The vast majority of the information presented in this blog describes head injury and concussion’s impact on visual function. Traumatic brain injury (TBI) can disturb eyesight independent of damage to the eyeball. The close connection between the eye and brain has been highlighted.
However, there are instances where the eyeball itself can be injured directly. Blunt or sharp trauma to the face can directly damage the eye. The eyelids are frequently swollen shut after facial trauma. The lids have very thin skin and are vulnerable to bruising. Anybody who has ever seen a boxing match has seen a boxer’s eyelid close after being struck close to the eye. Unfortunately, if this happens in the emergency room after an automobile accident, the eyes can get overlooked. Emergency room doctors are often reluctant to pry the lids apart to inspect the eyeball.
The worst injury that can be missed is called a “ruptured globe.” The eyeball is covered by a durable shell (the cornea and sclera) but these tissues can be penetrated with sufficient force. If the wall of the eye cracks, the fragile contents of the interior of the eye can be scrambled. These tissues are extremely sensitive to any element of disruption, and a ruptured globe can commonly cause blindness. The ruptured globe must immediately be recognized and an ophthalmologist called in to the hospital on an emergency basis. Ruptured globes are usually operated on within 12 to 24 hours after trauma in an attempt to restore the structural integrity of the eyeball. This is a true eye emergency.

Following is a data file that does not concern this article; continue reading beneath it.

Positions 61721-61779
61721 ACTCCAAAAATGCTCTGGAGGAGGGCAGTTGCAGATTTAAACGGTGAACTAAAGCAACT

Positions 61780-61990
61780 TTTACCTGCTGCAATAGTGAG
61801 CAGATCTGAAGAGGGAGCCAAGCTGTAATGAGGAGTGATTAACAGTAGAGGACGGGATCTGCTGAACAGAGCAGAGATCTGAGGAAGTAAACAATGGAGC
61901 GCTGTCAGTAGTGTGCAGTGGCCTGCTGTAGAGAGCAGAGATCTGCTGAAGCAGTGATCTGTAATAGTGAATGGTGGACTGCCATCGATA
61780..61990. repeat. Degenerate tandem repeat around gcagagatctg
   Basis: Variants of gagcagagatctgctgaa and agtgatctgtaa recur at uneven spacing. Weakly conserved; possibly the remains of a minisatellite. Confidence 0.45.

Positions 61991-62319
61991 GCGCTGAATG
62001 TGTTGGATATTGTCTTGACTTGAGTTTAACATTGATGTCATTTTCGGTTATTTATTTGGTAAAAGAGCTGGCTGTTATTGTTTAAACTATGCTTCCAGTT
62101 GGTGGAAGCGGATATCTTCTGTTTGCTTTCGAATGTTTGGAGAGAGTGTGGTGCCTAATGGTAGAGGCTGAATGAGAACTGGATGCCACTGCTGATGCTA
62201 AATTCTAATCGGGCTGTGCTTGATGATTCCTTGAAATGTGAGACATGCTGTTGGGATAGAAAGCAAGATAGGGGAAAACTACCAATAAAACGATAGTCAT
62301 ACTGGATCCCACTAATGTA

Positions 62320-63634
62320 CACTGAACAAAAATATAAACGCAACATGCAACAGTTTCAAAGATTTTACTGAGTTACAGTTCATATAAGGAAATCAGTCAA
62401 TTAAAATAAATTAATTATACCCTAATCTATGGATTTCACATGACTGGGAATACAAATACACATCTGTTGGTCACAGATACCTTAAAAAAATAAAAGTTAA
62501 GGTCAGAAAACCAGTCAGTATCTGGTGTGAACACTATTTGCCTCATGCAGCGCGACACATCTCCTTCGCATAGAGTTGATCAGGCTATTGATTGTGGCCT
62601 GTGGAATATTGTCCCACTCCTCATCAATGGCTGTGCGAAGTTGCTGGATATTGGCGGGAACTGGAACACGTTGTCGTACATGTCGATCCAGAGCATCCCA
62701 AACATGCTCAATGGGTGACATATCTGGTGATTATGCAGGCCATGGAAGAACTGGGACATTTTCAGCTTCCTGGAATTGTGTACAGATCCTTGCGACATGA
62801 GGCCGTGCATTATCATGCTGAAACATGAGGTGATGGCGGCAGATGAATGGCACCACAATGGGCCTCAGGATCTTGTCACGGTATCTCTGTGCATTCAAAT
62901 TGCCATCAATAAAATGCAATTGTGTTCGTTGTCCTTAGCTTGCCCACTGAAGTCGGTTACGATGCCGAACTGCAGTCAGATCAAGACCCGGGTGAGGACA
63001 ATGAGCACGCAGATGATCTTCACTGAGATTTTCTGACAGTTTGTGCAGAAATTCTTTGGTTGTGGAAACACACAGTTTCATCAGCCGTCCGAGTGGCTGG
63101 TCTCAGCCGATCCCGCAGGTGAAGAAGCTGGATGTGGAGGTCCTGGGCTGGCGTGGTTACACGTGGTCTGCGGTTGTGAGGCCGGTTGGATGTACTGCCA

Sometimes ruptured globes are recognized on CT scans of the head and face being done for other reasons. Again, if the eyelids are swollen, an underlying globe rupture can remain hidden.
The prognosis of ruptured globes depends heavily upon the size and severity of rupture. A small laceration to the cornea (the front of the eye) can often be fixed easily by an ophthalmic surgeon and the probability of vision recovery is high. Larger lacerations or ruptures of the more posterior sclera (the white hard coating of the eye) often cause damage to the retina and carry a much poorer prognosis.
The initial surgical effort is to restore the integrity of the globe and prevent leakage of internal ocular tissues outside the eyeball. Future surgeries are often required to remove blood, fix the retina, and remove damaged lenses (traumatic cataracts). These efforts are frequently unsuccessful and the eye must sometimes be removed entirely (enucleation).
Permanent vision loss is a severe complication of head and facial trauma. Prompt treatment of the ruptured globe is important. I’ve served on a ophthalmology trauma panel for over 30 years and have treated many ruptured globes. In head injury patients, head trauma and eye trauma can occur together and both require expert medical care.
Steven H. Rauchman, M.D. is an eye physician and surgeon who has been in private practice for 30 years. He has served as a Traumatic Brain Injury (TBI) medical/legal expert for the last 6 years specializing in the area of personal injury and related traumatic brain injuries.